At low frequencies is also large ( -> 2 when 0-frequency isotropic conductivity dominates the dielectric tensor), so that the temperature changes only slowly with radius at the outskirts of the galaxy (~ 3 - 30 kpc) where the molecular gas distribution of galaxies rapidly becomes very patchy. The characteristic temperature at the outskirts of a typical galaxy would be ~ 30 - 50 K (see figure 1).
Figure 1. Temperature of directly illuminated 0.1 µm graphite grains as a function of distance from a central UV source of luminosity LUV = 1046 erg s-1. Planck-averaged absorption efficiencies used are from Draine & Lee 1984. For sources of other luminosities and grains of other sizes, the temperature in the flatter portions of the curve (T > 300 K, T < 60 K) scales roughly as (LUV / a)1/6, and in the steeper portion (60 K < T < 300 K) as (LUV / a)1/4. For a galaxy disk with a smooth logarithmic warp, dust at the given temperatures contributes predominately to the flux at wavelengths marked on the right.
A dust layer wil absorb UV flux incident at an angle to the normal of the layer if its column density > 10-2 cos g cm-2. With a Galactic gas-to-dust ratio spread over a disk of radius rkpc this column corresponds to a mass of gas MH 2 x 108 cos r2kpc M. The gas masses in nearby AGN are inferred from observations of CO (which of course depletion relates more directly to the dust than to MH!) to be of order 108-1010 M (Sanders, Scoville, & Soifer 1988a), and even in a young galaxy such as might surround a high redshift quasar it is unlikely that there would be more than ~ 1011 M of processed gas. Consequently the disk will become optically thin beyond a few kpc (it could become thin at a smaller radius if most of the dust is clumped into clouds with >> 10-2 cos g cm-2, and such clouds at larger radii could preserve dust in neutral cores, but their covering factor would necessarily be very small).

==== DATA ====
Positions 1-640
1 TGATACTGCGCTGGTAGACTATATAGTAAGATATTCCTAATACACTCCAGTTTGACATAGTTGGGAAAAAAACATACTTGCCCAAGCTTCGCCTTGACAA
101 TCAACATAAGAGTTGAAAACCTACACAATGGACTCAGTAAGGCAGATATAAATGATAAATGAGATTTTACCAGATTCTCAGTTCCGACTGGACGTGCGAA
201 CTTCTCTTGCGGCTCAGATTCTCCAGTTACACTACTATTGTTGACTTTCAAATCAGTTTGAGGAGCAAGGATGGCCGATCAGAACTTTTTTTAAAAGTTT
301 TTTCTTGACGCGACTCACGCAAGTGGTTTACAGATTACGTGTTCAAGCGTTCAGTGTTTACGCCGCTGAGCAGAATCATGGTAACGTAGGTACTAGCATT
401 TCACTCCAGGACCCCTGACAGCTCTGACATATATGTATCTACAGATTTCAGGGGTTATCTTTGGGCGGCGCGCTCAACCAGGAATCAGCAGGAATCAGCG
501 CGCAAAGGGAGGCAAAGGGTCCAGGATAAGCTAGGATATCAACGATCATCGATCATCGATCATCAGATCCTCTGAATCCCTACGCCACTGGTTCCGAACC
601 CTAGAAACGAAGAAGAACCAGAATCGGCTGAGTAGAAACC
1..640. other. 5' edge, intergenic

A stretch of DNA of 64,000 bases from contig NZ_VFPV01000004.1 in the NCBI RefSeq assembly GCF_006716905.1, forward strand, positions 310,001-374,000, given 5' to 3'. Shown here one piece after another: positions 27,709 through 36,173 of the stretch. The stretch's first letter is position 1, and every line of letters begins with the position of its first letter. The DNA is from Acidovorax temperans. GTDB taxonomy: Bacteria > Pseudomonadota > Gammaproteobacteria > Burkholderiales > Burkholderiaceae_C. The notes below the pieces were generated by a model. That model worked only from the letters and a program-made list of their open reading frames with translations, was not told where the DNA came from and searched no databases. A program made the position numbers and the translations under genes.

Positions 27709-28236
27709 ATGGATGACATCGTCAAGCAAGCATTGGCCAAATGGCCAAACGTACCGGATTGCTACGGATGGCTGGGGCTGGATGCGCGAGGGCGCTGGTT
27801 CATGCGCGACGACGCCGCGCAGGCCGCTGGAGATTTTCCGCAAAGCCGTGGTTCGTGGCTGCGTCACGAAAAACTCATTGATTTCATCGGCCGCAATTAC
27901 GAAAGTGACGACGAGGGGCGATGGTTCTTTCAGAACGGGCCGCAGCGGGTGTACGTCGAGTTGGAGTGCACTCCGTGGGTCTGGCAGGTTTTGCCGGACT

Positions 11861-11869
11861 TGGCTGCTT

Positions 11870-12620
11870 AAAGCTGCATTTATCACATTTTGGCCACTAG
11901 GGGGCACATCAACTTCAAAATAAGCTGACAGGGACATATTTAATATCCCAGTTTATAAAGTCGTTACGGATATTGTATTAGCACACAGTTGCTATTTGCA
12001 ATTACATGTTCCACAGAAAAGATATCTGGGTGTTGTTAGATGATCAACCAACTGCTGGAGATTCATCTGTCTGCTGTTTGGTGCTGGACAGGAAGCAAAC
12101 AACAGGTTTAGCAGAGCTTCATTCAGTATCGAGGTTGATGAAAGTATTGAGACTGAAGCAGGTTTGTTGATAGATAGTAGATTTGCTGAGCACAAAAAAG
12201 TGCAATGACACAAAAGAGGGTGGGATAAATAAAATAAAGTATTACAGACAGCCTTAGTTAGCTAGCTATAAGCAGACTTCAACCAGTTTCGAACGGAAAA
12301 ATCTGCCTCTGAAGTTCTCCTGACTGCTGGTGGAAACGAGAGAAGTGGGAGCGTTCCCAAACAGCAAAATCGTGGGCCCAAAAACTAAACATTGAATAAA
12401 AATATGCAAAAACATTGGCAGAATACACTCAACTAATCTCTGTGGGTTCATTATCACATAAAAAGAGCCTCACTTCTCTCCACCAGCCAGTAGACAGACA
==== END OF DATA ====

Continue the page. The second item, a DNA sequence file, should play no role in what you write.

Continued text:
Since the covering factor of dusty material at 20 K (~ 100 kpc) is expected to be very small, the spectrum of dust reradiation will be characterized by a rather well-defined minimum temperature, and should roll over sharply at wavelengths 200 µm with F 2+ at longer wavelengths (as for similar reasons it is observed to do in starburst galaxies and Galactic H II regions - cf. Telesco & Harper 1980). The precise form of the spectrum at 60 µm < < 200 µm will vary depending on the covering factor at large radius, which could be enhanced by the presence of companion galaxies (whose starlight maintains a minimum dust temperature ~ 20 K!), tidal tails, and the like.
As we discuss in section 5, at frequencies < 1011 Hz, free-free emission from photoionized gas at the illuminated face of the disk will dominate the spectrum. Figure 2 shows the spectrum of continuum reradiation from gas and dust in an exponential disk with a logarithmic warp (d(covering factor) / d ln r = const). To illustrate how material at large radii can affect the far infrared and submillimeter spectrum, we show the effect of adding reradiation from a 2 x 20 kpc slab of dust extending from 10 to 30 kpc (which could represent a companion galaxy or a tidal tail).
Figure 2. Spectrum of reradiation from dust and photoionized gas in a warped disk surrounding a quasar with LUV = 1046 erg s-1. The solid line represents a disk containing 0.1 µm graphite dust having C = d(covering factor) / dln r = 0.1 exp(-r / 10kpc). Note the ``5 µm bump.'' The dot-dashed line shows the result of adding 0.03 to C for 10 < r < 30 kpc - representing a tidal tail or companion galaxy. The dashed line shows the spectrum of reradiation from (very large) grains assumed to radiate as black bodies, with the same covering factor distribution as for the solid line. The dotted line shows the contribution of free-free emission from the photoionized zones above the dust. There is no freedom in its normalization relative to the dust spectra.